Bruesewitz v. Wyeth Inc.

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Bruesewitz v. Wyeth Inc. by Mind Map: Bruesewitz v. Wyeth Inc.

1. Derrik L Karst (Section 34 - Spring II 2017)

2. Facts

2.1. Parties

2.1.1. Plaintiff: Russell and Robalee Bruesewitz Parents of Hannah Bruesewitz who was administered Wyeth's DTP vaccines

2.1.2. Defendant: Wyeth Inc. Developer and manufacturer of various medical products - in this case, a children's vaccine.

2.2. What happened

2.2.1. Six-month-old Hannah was given a dose of Wyeth's DTP vaccine. The dose was given in accordance with CDC recommendations.

2.2.2. The same day, Hannah began experiencing seizures - more than 100 over the next month. Hannah was later diagnosed with residual seizure disorder and developmental delay

2.3. Procedural history

2.3.1. The Bruesewitz's filed a vaccine-injury petition the U.S. Court of Federal Claims under the National Childhood Vaccine Injury Act (NCVIA) NCVIA: Set up as a no-fault, injury compensation program for people injured by vaccines NCVIA was enacted to assuage concerns about the risks of vaccines, to streamline compensation, and to bring stability to the vaccine market The NCVIA claim was denied Hannah's disorder had been recently removed from the list of disorders eligible for compensation.

2.3.2. The Bruesewitz's filed a suit against Wyeth in Pennsylvania state court alleging strict product liability and liability for negligent design.

2.3.3. Wyeth moved the claim to the Federal District Court. District court gave Wyeth summary judgement: NCVIA preempted claim and protects vaccine manufacturers from liability for side effects.

2.3.4. Third Circuit affirmed the decision

2.3.5. Buesewitzes appealed to US Supreme Court

3. Issue

3.1. Whether a federal law (the NCVIA) preempts design-defect claims in state courts and shields vaccine manufacturers from lawsuits alleging product liability damages caused by children's vaccines.

4. Rule of Law

4.1. Strict product liability

4.1.1. Plaintiff must prove: The product was in defective condition when sold. Defendant is normally engaged in the business of selling that product. The product was unreasonably dangerous due to its defectiveness. Plaintiff incurred physical harm by using defective product. Defective condition was main cause for injury. Product was not substantially changed from the time of sale to the time of injury.

4.2. National Childhood Vaccine Injury Act (NCVIA)

4.2.1. Enacted by Congress as a means of both compensating injured children and providing stability for vaccine firms.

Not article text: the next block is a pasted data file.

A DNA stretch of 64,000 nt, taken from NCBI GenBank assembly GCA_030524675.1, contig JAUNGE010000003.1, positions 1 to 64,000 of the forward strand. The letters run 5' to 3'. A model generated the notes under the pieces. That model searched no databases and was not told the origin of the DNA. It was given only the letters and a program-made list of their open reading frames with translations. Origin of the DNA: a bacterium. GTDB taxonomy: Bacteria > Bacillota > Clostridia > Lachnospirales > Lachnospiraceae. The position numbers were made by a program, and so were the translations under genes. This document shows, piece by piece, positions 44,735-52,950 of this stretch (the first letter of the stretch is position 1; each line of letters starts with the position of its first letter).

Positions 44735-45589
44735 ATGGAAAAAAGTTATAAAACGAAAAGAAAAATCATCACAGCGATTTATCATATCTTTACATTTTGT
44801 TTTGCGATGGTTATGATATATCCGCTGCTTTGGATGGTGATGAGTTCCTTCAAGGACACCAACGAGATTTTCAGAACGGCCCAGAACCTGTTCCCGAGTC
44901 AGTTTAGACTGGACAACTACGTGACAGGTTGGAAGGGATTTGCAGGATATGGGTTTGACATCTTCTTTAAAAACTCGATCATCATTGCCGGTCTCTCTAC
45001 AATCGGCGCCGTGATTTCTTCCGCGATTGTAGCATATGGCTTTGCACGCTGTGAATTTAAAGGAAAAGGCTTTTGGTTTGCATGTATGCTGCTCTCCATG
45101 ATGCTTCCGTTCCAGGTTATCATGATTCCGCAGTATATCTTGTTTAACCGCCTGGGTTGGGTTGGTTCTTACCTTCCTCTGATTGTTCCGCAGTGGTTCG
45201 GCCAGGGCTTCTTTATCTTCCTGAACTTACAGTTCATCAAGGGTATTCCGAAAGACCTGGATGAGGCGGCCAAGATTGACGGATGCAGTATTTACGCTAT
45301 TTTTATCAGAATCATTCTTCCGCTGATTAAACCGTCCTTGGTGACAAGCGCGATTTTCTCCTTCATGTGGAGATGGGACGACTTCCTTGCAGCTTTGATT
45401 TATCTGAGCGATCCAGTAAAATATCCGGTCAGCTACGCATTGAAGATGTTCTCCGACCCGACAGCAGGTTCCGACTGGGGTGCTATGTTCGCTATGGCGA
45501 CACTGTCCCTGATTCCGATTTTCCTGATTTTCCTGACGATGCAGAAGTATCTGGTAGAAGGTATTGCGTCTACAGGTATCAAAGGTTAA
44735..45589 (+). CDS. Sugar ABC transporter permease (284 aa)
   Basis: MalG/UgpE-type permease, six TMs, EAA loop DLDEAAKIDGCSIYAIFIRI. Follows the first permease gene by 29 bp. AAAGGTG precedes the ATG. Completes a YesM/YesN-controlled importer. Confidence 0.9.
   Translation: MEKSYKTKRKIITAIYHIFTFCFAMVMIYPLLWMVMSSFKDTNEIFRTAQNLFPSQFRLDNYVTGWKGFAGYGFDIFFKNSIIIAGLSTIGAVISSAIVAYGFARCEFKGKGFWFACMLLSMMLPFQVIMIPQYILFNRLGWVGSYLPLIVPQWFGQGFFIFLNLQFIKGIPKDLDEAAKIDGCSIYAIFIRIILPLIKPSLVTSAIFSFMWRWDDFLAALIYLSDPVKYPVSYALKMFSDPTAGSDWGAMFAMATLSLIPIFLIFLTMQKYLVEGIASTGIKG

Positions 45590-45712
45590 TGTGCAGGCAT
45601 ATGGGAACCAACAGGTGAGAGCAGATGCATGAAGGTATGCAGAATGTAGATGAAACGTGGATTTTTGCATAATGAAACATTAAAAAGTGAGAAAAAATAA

4.2.2. Why? Side effects of vaccines are unavoidable Potential liability of injury lawsuits pushes vaccine manufacturers out of the market

4.2.3. Provides compensation for injuries; meanwhile, vaccine manufacturers are not liable for vaccine-related injuries or death from unavoidable side effects

4.3. Supremacy Clause

4.3.1. Federal law preempts state law

5. Application

5.1. Plaintiff: Bruesewitz

5.1.1. Argues damages under strict liability The plaintiff's argument is less relevant because of defendant's argument that...

5.2. Defendant: Wyeth Inc.

5.2.1. Argues that NCVIA protects it from state torts This falls in line with Congress's intention for NCVIA Side effects cannot be completely avoided Wyeth complied with regulation and the vaccine was administered per recommendations. Wyeth (like other compliant vaccine makers) is immune from strict product liability as a matter of law and public interest Federal law preempts state law Therefore, questions regarding vaccine's design cannot be brought under tort case

6. Conclusion

6.1. Supreme Court affirmed decision: NCVIA preempts Bruesewitz's claim in state court for compensation under strict product liability.

6.1.1. Reasoning: Congress enacted NCVIA as a matter of public policy. Intent was to provide compensation to injured children while also protecting the vaccine industry. Number and cost of injury lawsuits drives vaccine manufacturers out of the market Negative effect on society: less vaccines and vaccine development

7. Impact

7.1. Mutual Pharmaceutical Co., Inc. v. Bartlett (2013)

7.1.1. After being ordered to pay $21m for a design defect claim, a drug manufacturer appealed to Supreme Court.

7.1.2. Reversed: Similar to Bruesewitz v. Wyeth Inc., the court found that federal law concerning drug labeling preempted state laws

7.1.3. Court noted that absent Congressional act like NCVIA, the decision leaves consumers "to bear enormous losses on their own."

7.2. Milik v. Secretary of Health and Human Services

7.2.1. Petitioners' son developed neurological condition after receiving an MMR vaccine; US Court of Federal Claims denied claim, so parents appealed.

7.2.2. Petitioners cited Bruesewitz v. Wyeth Inc. to get new review of the decision.

7.2.3. Affirmed: court found that petitioners failed to prove link between MMR vaccine and condition and that special masters decision was conducted appropriately.

8. Importance

8.1. Why should we as business professionals care?

8.1.1. In some cases, public policy and federal law affects application of strict product liability and other tort protections Congress may act when state torts could jeopardize federal objectives

8.1.2. Strict product liability = a BIG concern for businesses In this case, a product that was deemed unavoidably unsafe, was granted certain immunities from strict product liability.

9. Influence

9.1. How are business practices affected?

9.1.1. Vaccine companies are protected ONLY if they are in compliance with the law. Takeaway: it is extremely important to understand the laws affecting your business... otherwise you open yourself up to more liability and possibly forego certain protections.

9.1.2. Drug and vaccine makers are able to market new offerings after FDA approval without fear of tort liability Provides more stability and predicability... and even competition and innovation... in drug and vaccine industries.